Neurodegenerative diseases such as Alzheimer’s disease, frontotemporal dementia, amyotrophic lateral sclerosis, Parkinson’s disease, Huntington’s disease, as well as stroke and spinal cord injuries, pose a serious challenge to our society. All are characterized by neuronal cell loss in specific regions of the brain or spinal cord. It is conceivable that the functions of these regions could be restored by replacing damaged nerve cells through transplantation of stem cells or stem cell–derived progenitor cells. Such cells could differentiate into the desired cell types and then integrate into functional neuronal circuits. Therefore, human embryonic stem cells (hESCs) and induced pluoripotent stem (iPS) cells offer an exciting new approach for treating brain diseases and injuries. However, before clinical applications become a reality, much more needs to be learned about the cellular behaviors of neural progenitor cells (hNPCs) derived from human pluripotent stem cells (hPSCs). For instance, transplanted stem cells or stem cell–derived hNPCs must be prevented from turning into tumors and they must migrate effectively to injured brain regions and incorporate into the damaged neuronal circuitry. Thus, understanding the basic molecular mechanisms that govern the proliferation, migration, and differentiation of hPSC-derived hNPCs is critically important. The studies proposed here will further our understanding of how microRNAs—a recently identified class of small regulatory RNA molecules—control the cellular behaviors of hPSC-derived hNPCs. These studies will provide important mechanistic insights into the basic molecular pathways relevant to human stem cell biology. Since miRNAs are excellent tools for manipulating cellular behaviors and may become feasible targets for therapeutic approaches, the proposed studies will likely contribute to the development of effective stem cell–based therapies for neurodegenerative diseases and brain and spinal cord injuries.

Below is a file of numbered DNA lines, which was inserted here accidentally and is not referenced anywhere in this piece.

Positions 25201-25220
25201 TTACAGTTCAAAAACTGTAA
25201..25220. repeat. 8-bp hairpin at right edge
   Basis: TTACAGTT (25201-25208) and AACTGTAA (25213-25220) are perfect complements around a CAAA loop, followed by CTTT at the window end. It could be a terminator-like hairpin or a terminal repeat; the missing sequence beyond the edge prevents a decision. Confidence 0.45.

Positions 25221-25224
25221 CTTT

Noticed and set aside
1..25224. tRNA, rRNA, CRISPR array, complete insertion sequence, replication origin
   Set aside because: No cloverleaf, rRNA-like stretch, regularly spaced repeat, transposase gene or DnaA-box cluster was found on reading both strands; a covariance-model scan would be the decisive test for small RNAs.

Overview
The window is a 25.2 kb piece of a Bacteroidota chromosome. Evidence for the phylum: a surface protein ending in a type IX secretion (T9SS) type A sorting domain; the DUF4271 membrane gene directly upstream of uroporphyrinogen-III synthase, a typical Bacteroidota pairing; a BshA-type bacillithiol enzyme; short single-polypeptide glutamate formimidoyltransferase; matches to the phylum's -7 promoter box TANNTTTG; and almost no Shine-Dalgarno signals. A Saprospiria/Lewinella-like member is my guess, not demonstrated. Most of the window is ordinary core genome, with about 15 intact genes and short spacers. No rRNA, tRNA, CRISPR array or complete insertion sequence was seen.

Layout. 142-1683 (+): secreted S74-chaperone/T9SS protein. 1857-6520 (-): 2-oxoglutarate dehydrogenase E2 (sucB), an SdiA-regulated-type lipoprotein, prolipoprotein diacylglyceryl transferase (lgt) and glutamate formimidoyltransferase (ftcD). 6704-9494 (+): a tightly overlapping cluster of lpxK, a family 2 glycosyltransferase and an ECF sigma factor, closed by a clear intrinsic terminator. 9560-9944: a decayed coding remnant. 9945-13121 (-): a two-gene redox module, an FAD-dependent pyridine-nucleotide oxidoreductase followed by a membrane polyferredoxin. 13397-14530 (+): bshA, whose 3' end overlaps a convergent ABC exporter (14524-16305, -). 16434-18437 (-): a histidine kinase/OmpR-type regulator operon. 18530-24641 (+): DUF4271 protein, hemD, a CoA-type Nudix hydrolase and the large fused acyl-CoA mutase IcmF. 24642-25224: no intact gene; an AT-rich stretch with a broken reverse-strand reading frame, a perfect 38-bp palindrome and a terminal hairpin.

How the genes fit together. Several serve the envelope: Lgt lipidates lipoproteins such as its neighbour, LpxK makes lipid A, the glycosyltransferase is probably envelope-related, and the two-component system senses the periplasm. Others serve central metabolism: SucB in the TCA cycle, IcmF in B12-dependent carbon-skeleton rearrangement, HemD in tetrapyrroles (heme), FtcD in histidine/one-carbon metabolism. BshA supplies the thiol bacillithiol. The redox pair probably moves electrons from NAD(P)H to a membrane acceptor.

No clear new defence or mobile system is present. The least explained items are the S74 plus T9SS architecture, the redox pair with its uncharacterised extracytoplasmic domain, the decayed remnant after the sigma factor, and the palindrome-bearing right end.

Statement of Benefit to California:
California is the most populous state in the U.S., and many Californians suffer from neurodegenerative diseases and brain and spinal cord injuries. Unfortunately, these insidious conditions remain incurable, and will become more common as the number of people of advanced age increases. Stem cell–based therapies are a promising new approach for these problems; however, much more need to be done to understand the basic biology of human embryonic and induced pluoripotent stem cells. We propose to investigate the roles of a class of small RNA molecules called microRNAs in controlling the proliferation, migration, and differentiation of human neural progenitor cells derived from human stem cells. These studies will help develop feasible therapeutic approaches that will eventually be used to treat patients in California and around the world.